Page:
Nestled in the Nevis Gorge, the huge cascade of An Steall is Scotland’s second highest waterfall, and the second highest in the UK. An Steall Bàn, meaning The White Spout in Gaelic, measures in at a single drop of 120m. If you’re a Harry Potter fan, you might recognise Steall Falls from the movies where the falls are featured in the background of Hogwarts, in the background of various quidditch matches and in the Triwizard Tournament.

The walk to Steall Falls begins at the very end of the road up Glen Nevis. The path is signposted with Steall Falls, Spean Bridge and a few other places. Straight away you head into woodland, which quickly turns into a rocky path following along the side of the meandering Water of Nevis, crossing a few tiny waterfalls running down the side of the gorge into the river beside you. At one point you’ll head over a ledge where the path has been cut out of the rock.

The path does have quite thick tree cover but you get the odd glimpse of the huge mountains rising up beside you through breaks in the trees, and also the occasional peek of the falls from afar as you work your way along this path. The gorge will eventually narrow and you’ll get a better view of the river crashing through the gorge below. Then you’ll head up a rocky section and out the top of the gorge where the whole glen just opens up in front of you quite spectacularly with the mountains rising up on every side and a grassy meadow stretching out in front of you and the falls just beyond. Keep heading along the path and eventually you’ll come to the infamous rope bridge.

This is a great spot from which to view the falls, or you can head across the river to see them up close. The only issue is, there’s a decision to make at this point because you have to get across the river to get up close. So you will either need to go across the rope bridge, or you’ll have to wade through the river. The river isn’t deep, or at least it wasn’t when we were there. It was probably about ankle/thigh deep for us and so we took our shoes and socks off and went for that option.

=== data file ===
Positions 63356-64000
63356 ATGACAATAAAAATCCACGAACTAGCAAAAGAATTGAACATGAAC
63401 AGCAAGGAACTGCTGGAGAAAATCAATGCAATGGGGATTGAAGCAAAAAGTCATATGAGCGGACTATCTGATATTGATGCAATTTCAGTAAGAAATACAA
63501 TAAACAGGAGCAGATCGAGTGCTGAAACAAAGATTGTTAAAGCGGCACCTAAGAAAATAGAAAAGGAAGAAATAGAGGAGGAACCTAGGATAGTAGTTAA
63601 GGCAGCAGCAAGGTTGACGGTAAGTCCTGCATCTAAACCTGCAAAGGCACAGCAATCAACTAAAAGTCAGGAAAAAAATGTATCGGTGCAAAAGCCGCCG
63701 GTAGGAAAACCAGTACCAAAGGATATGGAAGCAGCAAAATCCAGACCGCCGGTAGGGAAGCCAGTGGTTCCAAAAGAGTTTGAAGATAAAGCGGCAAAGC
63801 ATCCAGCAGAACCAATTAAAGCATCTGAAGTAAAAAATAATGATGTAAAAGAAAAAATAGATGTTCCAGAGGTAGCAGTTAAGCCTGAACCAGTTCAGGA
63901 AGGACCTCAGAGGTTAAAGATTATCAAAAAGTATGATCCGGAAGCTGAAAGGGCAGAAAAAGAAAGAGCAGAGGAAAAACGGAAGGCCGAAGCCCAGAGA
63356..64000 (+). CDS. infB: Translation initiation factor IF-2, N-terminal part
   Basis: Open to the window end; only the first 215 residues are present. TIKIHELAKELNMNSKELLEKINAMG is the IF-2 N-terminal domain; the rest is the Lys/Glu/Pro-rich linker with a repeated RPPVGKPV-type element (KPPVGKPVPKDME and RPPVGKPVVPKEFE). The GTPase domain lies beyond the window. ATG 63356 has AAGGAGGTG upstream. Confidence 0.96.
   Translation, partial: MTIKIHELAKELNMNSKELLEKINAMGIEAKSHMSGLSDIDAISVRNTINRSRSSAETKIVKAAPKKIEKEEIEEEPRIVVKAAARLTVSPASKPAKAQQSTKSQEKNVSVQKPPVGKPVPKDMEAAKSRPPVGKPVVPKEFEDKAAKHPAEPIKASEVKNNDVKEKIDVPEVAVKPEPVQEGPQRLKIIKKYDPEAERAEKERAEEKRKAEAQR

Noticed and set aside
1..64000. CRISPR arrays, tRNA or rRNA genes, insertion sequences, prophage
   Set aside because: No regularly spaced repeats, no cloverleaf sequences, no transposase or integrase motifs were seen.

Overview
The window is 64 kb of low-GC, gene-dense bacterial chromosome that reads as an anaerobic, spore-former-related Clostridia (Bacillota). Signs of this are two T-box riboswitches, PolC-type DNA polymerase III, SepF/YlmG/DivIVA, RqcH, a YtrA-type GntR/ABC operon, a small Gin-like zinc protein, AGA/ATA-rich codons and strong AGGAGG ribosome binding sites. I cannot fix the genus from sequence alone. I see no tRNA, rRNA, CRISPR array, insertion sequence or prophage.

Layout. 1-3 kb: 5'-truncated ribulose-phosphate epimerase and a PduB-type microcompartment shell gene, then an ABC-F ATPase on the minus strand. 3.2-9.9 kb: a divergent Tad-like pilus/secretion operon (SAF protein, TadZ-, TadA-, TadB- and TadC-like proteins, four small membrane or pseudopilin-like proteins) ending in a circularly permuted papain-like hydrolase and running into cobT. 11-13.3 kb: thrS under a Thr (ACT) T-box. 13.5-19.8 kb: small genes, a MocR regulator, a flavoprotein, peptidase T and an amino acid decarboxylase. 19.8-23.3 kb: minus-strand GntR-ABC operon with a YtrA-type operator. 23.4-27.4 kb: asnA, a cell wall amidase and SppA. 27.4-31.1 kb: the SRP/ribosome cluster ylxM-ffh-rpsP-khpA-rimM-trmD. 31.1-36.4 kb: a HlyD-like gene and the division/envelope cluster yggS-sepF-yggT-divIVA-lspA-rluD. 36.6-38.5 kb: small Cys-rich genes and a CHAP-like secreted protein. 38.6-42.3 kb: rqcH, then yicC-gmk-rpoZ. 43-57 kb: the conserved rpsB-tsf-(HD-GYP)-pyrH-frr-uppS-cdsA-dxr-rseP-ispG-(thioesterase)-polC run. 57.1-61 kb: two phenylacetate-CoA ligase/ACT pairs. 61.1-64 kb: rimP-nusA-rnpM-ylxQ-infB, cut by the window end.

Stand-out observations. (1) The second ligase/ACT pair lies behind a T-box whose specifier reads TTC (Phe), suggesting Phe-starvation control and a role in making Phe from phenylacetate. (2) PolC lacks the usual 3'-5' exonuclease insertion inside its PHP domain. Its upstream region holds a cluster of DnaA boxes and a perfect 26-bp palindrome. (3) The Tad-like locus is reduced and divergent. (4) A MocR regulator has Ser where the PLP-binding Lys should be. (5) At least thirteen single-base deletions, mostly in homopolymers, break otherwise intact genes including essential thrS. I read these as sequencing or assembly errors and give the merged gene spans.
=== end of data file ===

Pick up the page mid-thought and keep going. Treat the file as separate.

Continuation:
If I’d known in advance I’d have brought water shoes or wellies for us because the stones on the river bed don’t give as relaxing a massage as I’d like… (I would advise taking some footwear if you’re planning to cross the river. And obviously take great care of kids when crossing.) When you do get across the river, its a short walk to reach the falls. Bear in mind that you’ll have to return the same way you came!

Seeing An Steall Bàn up close is incredible though. It’s well worth the effort to get there; just don’t injure yourself doing it.

The walk to the falls isn’t super strenuous. Our 4 & 7 yr old managed it no problem with barely any complaints. However the paths are quite uneven, with drops and slippery bits and a couple of rocks to climb up, so care should be taken with young kids. Make sure you take conditions into account when deciding whether to cross the river too.

The Rope Bridge

The rope bridge is made of 3 steel enforced ropes across the river: one to stand on, and one on each side for handrails. They don’t really move much and are pretty sturdy but it does feel pretty high when you’re on it. I definitely wouldn’t want to try it when it’s been raining; in fact I’d much rather wade through a river than go on that thing. We watched a few people go over it and it took various people between a minute and about 10 minutes to get across.